The Growing Problem Behind Erotic Deviance

Once a taboo entity, only within seedy concert halls and sold nowadays, pornography has now become a lot more noticeable and accessible to the public. Today, the access of pornography is really as simple as a few clicks of your computer mouse, and the ones clicks afford the viewer a massive collection of sites and images that would often be unavailable without technology or the advertising. With this availability comes a fresh issue: is pornography by any means to blame for sexually deviant patterns? It seems as if sexually deviant crime is taking place at unheard of rates, and the link to pornography has been cited before. However, the question of whether these crimes are on the rise or perhaps hyped by the mass media remains to be seen. One factor that has played a part in the issue is the problem of pornography, and the hyperlink between the two appears to hold valid data to prove some kind of connection.

How Does indeed Pornography Have an effect on Us?

Pornography undeniable influences each person who views it in some way. Whether these individuals find this content stimulating, interesting, or disturbing is subjective, but research shows that men, women and children possess the tendency to do something in a certain manner when examined in groups rather than on an individual level.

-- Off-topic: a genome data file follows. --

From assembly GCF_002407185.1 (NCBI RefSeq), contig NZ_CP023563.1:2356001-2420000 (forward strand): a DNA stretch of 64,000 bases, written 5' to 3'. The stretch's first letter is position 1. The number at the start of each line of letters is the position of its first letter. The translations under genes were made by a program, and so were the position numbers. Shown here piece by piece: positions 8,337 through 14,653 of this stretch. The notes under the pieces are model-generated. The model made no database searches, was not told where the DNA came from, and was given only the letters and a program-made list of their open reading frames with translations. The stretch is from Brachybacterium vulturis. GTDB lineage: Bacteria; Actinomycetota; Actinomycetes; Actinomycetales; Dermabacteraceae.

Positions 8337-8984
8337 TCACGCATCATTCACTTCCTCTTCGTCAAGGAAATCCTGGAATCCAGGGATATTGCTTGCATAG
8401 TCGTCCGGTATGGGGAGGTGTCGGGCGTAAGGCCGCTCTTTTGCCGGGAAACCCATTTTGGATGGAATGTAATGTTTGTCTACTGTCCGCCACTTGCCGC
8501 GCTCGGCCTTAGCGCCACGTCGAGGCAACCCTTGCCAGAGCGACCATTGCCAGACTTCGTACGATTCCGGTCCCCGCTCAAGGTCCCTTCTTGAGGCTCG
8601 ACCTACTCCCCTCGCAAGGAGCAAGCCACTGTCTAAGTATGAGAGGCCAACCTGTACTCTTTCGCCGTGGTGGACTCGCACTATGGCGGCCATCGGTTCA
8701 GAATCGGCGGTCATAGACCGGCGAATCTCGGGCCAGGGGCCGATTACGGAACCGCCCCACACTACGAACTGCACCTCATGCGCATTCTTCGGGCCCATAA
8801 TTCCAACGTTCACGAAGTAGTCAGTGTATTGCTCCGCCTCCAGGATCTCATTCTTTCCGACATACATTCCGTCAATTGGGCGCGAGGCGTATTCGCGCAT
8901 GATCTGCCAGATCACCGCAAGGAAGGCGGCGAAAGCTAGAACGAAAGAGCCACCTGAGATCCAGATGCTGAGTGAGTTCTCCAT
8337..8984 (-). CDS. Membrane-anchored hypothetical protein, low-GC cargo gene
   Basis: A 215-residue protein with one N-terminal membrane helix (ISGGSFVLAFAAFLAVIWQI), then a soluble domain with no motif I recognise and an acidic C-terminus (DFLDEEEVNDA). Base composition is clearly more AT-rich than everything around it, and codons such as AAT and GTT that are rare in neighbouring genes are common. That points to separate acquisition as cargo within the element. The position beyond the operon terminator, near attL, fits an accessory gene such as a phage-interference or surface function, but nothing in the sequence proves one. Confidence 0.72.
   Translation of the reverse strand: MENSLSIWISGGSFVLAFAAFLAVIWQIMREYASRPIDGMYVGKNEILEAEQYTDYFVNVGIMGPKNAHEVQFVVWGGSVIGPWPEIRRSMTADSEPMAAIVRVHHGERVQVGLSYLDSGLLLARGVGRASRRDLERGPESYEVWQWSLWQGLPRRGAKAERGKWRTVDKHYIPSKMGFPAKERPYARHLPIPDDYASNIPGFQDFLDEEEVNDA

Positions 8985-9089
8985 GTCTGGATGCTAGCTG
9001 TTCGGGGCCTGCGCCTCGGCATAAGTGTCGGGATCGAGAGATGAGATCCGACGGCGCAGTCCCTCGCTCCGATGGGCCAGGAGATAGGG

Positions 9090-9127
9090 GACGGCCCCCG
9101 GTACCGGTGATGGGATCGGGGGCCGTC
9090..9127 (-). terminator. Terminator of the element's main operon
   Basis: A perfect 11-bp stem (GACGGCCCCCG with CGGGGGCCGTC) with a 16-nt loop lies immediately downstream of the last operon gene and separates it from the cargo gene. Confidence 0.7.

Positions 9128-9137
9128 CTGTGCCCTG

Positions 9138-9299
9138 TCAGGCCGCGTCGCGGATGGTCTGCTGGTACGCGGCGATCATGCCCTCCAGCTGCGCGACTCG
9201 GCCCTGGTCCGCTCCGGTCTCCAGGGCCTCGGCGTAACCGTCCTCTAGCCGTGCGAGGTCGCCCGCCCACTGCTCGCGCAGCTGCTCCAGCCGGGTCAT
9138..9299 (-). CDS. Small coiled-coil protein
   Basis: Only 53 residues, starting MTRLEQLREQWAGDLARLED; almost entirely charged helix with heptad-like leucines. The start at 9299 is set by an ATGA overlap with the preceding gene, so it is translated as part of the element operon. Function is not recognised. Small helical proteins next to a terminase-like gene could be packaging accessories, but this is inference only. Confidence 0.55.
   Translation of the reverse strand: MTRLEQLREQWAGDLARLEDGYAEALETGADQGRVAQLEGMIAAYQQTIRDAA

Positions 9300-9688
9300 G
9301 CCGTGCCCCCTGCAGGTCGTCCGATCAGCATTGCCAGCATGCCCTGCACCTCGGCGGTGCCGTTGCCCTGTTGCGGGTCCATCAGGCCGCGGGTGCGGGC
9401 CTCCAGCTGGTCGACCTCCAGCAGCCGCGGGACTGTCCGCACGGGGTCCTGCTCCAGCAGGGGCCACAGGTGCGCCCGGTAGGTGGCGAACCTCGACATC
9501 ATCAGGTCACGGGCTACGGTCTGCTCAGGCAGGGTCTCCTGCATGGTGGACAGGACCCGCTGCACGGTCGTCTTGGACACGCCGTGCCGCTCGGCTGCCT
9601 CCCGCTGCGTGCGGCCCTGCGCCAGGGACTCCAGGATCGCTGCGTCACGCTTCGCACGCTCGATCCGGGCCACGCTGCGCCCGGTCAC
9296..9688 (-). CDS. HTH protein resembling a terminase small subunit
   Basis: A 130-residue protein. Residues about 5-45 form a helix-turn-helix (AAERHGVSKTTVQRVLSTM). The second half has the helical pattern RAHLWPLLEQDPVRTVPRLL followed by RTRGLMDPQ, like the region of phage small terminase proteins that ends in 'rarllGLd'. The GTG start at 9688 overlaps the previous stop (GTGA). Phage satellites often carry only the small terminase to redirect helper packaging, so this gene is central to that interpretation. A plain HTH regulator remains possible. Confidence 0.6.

Children would be the most afflicted group as it pertains to taking a look at pornography, and have the tendency to form their future actions on what they have seen. Corresponding to Dr. Catharina Welin (2006), "due to widespread availability of pornography in the media, youths face violent or bizarre erotic activities long before they have had any personal erotic experience" (p. 293). In cases like this, children with little to no knowledge of sex, having seen such material, get started to associate gender in their own personal lives as relatable to love-making in these videos or images. This can play a significant part in how this child will expand to view making love as an function, their own sexuality, and the stigmas they connect with different genders. A child who has seen pornography, maturing into an adult who partcipates in his or her own intimate experience will no doubt have an alternative view of the act than someone who did not view such materials in youth.